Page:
Boston's Brae Burn awarded two USGA Women's Championships
Brae Burn (Credit: USGA)
Brae Burn was thrust back onto the national golf scene in July 2021 when Michael Thorbjornsen
and Matt Parziale
faced off in the Massachusetts Amateur final. The duel between the two USGA champions didn't disappoint, as Thorbjornsen shot 62 and Parziale shot 67 in the morning 18 holes of their match. Thorbjornsen went on to win the state championship.
Now, the USGA will return to Brae Burn for the first time in 27 yeas, returning the club to the national stage as host of the 2024 U.S. Women's Mid-Amateur and the 2028 U.S. Women's Amateur.
The Donald Ross design dates back to 1897 and has hosted seven USGA events, most recently the 1997 U.S Women's Amateur.
“We’re thrilled to return to Brae Burn, a classic golf course, and to return to Boston, which has proven to be one of the finest sports cities in America,” said Mark Hill, USGA senior managing director, Championships. “We know the membership at Brae Burn will provide an exemplary experience for our players as they compete for these two national championship titles.”
Brae Burn is rich in golf history
Brae Burn is one of four Massachusetts clubs to host a U.S. Open. In 1919 Walter Hagen triumphed in a playoff over Mike Brady to win the U.S. Open. The first national championship held at Brae Burn dates back to 1906 when Massachusetts native Harriot Curtis won the U.S. Amateur Championship.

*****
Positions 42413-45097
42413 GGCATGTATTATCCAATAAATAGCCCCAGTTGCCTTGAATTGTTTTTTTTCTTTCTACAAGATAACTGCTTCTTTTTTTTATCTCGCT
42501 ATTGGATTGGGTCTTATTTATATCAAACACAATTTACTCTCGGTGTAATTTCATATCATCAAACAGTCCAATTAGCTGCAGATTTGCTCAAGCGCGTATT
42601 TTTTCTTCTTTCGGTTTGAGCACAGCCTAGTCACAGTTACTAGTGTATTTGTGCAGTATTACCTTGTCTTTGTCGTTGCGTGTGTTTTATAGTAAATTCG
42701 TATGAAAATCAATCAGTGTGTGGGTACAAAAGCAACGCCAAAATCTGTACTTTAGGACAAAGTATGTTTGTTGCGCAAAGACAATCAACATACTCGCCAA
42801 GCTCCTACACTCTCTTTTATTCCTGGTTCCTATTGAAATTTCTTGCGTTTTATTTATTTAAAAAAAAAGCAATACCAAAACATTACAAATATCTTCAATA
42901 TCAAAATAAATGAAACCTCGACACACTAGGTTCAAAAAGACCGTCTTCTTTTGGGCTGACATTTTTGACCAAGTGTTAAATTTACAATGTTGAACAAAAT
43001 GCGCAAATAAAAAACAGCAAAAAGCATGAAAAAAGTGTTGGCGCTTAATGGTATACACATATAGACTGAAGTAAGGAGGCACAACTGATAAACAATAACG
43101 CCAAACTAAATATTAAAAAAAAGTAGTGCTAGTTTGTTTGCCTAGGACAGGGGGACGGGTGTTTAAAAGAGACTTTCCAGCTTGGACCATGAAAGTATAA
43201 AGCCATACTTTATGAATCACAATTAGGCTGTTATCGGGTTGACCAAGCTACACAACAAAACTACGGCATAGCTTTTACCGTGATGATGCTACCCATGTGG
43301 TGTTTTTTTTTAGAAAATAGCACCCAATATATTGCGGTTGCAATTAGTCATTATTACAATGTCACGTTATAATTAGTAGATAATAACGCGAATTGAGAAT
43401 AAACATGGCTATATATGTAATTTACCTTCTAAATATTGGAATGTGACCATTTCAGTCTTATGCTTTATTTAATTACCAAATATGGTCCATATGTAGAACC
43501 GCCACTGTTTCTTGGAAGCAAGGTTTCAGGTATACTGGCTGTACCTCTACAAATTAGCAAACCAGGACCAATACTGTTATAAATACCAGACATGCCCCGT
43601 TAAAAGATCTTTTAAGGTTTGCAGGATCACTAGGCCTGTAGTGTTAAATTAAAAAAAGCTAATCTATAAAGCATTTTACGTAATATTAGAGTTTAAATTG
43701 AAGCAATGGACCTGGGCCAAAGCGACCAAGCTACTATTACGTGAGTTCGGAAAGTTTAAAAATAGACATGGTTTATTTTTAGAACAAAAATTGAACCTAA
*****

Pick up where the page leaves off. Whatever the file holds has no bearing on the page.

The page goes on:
Harriot and her sister Margaret donated the Curtis Cup trophy in 1932. In honor of the Curtis family connection between Brae Burn and the Curtis Cup, Brae Burn has hosted two Curtis Cups. First in 1958 and again in 1970.
The timing of the 2028 U.S. Women's Amateur championship is also no mistake, as it marks an important anniversary in the club's history.
“Brae Burn is honored to continue a tradition of bringing the best in women’s championship golf to the Boston community,” said Dan Moore, president of Brae Burn. “2028 will be a special year as we celebrate not only our fourth U.S. Women’s Amateur Championship, but also the 100th anniversary of Bob Jones’s U.S. Amateur victory at Brae Burn.”
ABOUT THE U.S. Women's Mid-Amateur
The U.S. Women's Mid-Amateur originated in
1987 to provide a national competitive arena
for amateurs 25 and older. Besides the age
restriction, the event is open to those with a
USGA Handicap Index of 9.4 or lower. It is
one of 14 national championships conducted
annually by the USGA, 10 of which are strictly
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